[e-lang] Designing the E module system (was: A thought on module systems)

Kevin Reid kpreid at switchb.org
Fri Sep 3 03:52:15 PDT 2010

On Aug 29, 2010, at 4:01, Thomas Leonard wrote:

> On 29 August 2010 03:31, Kevin Reid <kpreid at switchb.org> wrote:
>> I think this is an original thought I had about the problem of  
>> modules/
>> libraries:
>>   A module (library) is a stateless unum.
>> Therefore:
>>   Module loading is obtaining a presence of the unum.
>>   Module naming is long-term remote object naming.
>>   Library versioning is an upgrade/protocol-compatibility problem.
> By the way, I implemented such a module loading scheme for the ebox  
> demo:
>  http://0install.net/ebox.html

Just to get *some* of my thoughts on the matter in writing so we can  
maybe make some progress, I'm going to comment on what I see :

> For example, the "ebox-edit" example application declares a dependency
> on the "ebox-help" library like this:
>    <requires interface="http://0install.net/tests/ebox-help.xml">
>      <environment insert="" name="help"/>
>    </requires>

This is good, naming libraries by URLs, and giving the client control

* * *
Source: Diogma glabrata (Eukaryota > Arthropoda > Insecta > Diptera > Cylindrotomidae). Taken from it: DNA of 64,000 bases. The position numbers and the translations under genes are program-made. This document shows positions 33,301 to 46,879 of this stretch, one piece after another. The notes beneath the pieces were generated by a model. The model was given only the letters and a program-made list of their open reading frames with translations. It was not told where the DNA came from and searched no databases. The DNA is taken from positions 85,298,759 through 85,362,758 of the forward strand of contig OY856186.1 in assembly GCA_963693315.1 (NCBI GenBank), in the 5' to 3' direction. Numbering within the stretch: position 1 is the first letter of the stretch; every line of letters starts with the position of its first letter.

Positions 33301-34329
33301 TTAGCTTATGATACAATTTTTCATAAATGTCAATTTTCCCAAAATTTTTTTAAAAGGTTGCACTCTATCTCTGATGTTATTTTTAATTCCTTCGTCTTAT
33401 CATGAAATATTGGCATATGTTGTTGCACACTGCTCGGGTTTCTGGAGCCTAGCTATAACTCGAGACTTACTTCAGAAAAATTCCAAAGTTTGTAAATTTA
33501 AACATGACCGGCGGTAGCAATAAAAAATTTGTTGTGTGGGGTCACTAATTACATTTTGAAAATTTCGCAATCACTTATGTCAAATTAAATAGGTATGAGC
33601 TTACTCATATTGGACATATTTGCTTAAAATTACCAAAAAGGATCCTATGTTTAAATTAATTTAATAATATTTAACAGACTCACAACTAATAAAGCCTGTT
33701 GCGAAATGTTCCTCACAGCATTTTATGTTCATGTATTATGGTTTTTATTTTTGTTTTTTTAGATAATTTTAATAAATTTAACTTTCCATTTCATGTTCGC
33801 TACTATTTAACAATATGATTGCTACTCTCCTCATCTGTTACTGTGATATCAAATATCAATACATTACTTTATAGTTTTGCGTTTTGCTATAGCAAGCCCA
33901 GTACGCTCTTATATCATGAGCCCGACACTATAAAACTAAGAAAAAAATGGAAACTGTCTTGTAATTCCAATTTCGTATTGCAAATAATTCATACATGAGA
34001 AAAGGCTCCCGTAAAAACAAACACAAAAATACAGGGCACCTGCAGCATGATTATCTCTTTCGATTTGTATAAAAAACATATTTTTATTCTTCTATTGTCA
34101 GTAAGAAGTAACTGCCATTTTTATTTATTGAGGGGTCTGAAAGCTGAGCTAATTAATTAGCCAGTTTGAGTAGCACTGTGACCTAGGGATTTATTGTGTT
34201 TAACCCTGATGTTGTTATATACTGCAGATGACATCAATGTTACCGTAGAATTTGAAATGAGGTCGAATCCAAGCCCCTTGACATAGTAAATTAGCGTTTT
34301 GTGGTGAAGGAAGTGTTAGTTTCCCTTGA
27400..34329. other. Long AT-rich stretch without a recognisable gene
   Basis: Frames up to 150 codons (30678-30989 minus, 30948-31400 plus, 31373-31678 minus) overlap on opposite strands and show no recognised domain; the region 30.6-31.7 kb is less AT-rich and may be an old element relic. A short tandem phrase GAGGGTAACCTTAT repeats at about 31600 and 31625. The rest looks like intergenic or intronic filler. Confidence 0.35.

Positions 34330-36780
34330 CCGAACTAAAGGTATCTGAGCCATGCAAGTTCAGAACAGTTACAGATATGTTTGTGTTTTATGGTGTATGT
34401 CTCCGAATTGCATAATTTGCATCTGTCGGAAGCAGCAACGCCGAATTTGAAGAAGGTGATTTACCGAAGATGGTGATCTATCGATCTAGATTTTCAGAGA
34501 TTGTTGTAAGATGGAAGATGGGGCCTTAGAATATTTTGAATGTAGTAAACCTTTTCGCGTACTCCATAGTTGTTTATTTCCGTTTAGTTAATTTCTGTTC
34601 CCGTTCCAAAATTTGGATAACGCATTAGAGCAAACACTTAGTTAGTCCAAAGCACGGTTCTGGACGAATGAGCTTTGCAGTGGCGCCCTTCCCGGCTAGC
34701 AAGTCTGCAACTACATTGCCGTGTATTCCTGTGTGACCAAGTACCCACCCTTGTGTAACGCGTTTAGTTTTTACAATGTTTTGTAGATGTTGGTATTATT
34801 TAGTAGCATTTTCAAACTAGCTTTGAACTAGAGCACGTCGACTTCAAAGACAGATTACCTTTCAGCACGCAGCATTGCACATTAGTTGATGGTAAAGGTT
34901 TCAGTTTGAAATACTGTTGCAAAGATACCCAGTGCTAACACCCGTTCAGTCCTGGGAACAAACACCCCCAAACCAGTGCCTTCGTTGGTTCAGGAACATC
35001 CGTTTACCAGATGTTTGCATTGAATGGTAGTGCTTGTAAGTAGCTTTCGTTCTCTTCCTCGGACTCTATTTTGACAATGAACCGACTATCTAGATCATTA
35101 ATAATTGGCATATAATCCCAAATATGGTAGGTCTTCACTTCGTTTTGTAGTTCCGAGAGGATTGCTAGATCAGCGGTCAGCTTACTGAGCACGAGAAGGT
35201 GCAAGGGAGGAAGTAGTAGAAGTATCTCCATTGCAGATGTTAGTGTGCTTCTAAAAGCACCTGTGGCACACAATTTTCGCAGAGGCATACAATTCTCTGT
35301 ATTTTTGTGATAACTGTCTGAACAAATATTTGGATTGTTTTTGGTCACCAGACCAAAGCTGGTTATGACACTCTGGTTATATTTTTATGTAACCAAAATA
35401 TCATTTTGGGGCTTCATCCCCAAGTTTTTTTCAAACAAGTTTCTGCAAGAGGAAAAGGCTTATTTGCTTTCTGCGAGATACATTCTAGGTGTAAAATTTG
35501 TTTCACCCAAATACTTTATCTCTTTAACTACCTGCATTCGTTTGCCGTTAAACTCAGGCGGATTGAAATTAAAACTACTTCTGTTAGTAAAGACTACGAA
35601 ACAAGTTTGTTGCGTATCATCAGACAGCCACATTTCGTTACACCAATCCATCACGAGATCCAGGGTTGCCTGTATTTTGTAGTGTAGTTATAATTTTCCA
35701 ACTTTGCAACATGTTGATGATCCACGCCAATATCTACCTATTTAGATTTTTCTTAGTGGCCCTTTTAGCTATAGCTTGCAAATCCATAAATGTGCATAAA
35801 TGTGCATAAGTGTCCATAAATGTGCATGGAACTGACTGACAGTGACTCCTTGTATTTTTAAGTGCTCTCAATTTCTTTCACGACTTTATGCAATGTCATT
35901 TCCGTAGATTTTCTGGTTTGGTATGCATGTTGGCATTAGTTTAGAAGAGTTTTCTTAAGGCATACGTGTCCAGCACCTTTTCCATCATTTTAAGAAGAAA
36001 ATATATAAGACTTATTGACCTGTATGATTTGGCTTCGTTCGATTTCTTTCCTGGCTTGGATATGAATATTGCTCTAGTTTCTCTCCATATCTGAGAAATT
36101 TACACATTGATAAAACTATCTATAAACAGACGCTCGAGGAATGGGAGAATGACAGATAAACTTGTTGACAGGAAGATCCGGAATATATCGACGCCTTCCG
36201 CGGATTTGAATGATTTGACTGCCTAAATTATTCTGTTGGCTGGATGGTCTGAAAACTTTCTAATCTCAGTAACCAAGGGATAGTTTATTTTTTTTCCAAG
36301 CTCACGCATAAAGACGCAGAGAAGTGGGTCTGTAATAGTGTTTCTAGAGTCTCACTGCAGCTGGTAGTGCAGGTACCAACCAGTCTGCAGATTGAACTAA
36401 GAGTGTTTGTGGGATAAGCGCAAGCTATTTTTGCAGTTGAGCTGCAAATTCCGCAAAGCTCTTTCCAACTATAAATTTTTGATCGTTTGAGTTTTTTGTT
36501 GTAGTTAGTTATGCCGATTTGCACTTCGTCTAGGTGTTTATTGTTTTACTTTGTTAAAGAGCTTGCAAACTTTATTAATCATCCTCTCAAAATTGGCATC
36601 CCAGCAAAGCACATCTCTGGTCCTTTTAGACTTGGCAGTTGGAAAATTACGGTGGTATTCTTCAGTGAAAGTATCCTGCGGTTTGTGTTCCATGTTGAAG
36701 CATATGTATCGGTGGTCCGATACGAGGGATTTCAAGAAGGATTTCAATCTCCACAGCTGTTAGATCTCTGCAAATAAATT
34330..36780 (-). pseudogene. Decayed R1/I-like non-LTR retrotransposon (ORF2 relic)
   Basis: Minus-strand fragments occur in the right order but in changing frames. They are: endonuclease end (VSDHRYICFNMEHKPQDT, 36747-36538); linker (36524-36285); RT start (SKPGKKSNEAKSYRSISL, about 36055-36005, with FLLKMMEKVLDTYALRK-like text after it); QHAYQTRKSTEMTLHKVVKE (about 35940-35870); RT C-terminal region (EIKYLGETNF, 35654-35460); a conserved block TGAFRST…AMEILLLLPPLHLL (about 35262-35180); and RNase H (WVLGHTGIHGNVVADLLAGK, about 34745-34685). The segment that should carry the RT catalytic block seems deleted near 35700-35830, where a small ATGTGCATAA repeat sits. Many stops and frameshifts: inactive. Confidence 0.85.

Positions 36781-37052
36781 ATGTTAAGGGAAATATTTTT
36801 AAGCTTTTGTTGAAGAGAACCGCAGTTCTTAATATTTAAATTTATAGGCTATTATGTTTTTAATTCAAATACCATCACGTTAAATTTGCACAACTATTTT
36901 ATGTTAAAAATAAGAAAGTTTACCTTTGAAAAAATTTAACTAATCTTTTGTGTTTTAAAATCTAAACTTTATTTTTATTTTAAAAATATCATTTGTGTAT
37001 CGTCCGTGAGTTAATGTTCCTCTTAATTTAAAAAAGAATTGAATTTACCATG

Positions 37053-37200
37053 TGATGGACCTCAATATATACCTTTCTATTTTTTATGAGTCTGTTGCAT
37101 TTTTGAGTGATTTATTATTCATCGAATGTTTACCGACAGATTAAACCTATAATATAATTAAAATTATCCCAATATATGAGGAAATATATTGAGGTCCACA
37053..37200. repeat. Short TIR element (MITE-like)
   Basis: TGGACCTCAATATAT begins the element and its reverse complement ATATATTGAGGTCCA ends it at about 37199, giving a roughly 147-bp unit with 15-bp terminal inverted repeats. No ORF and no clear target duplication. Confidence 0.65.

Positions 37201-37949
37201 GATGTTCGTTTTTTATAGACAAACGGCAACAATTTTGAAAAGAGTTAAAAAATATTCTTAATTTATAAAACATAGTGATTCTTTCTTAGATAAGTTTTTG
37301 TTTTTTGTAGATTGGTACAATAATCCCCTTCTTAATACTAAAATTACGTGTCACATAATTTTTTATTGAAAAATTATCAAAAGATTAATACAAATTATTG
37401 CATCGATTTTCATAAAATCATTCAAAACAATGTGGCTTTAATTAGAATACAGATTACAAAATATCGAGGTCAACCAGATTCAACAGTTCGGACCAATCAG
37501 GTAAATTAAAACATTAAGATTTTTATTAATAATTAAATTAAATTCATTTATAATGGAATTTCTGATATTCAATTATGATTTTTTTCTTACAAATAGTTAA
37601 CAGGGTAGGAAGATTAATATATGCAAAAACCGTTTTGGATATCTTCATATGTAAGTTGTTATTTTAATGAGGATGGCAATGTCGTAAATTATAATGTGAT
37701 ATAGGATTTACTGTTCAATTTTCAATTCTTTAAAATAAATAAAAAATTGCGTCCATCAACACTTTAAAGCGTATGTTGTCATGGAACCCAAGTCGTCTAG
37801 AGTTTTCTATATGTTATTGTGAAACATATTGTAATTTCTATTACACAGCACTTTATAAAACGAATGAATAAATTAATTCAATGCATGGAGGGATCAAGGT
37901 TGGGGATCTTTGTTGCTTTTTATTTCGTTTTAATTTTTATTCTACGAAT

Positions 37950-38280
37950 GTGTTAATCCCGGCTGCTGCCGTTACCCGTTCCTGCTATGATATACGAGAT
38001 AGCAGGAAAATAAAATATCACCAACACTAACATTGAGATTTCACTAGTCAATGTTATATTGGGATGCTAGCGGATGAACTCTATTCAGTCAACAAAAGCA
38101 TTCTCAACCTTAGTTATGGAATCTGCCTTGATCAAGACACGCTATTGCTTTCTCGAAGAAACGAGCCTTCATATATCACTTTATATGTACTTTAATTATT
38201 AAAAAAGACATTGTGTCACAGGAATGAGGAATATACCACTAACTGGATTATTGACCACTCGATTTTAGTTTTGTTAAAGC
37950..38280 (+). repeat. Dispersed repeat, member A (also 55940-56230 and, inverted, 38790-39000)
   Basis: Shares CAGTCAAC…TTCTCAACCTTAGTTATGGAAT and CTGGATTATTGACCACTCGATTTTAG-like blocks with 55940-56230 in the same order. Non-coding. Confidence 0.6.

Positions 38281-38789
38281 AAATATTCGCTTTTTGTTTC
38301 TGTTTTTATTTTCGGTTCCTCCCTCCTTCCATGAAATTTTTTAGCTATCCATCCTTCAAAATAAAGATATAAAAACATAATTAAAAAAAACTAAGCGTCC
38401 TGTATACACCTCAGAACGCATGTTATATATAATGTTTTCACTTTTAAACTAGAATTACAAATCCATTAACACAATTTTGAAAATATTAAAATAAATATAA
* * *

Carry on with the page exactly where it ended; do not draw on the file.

over how the library is made available. What does the insert=  
parameter mean?

We should not use XML, because XML is designed for document markup,  
and we have a better choice at hand; namely TermL. (Though there is no  
formalized TermL feature serving the role of XML namespaces, yet.)

> This causes a loader for the library to be added to ebox-edit's
> environment (Scope), so that it can import things using e.g.
>  def makeHelp := <help:makeHelp>

Does <help> necessarily expose every file in the module as an  
importable item? It should be possible for a module to have private  
components, so that its public interface is well-defined.

What about the module's access to itself? In particular, a module  
should have a reference to its own file tree (as in the <resource>  
loader), or a customizable file-to-object mapping thereof, so that it  
can efficiently store binary data (e.g. images for a GUI library).

> The "interface" URI is both the name of the library and a hint about
> where to get information about it.


> Incompatible changes use a
> different URI,


> while backwards-compatible changes just use a different
> version number. Versions can be restricted like this:
>    <requires interface="http://0install.net/tests/ebox-help.xml">
>      <environment insert="" name="help"/>
>      <version not-before='1.0' before='2.0'/>
>    </requires>

What is the grammar and ordering of version numbers?

> Downloads get shared automatically, so that if two programs happen to
> use the same version of the same library, then the library only gets
> downloaded and stored on disk once.

It is also important that if there is a diamond dependency

   A requires B --> B requires D
   A requires C --> C requires D

then only one copy of D is loaded into memory, so that B and C have a  
shared vocabulary of objects.

Kevin Reid                                  <http://switchb.org/kpreid/>

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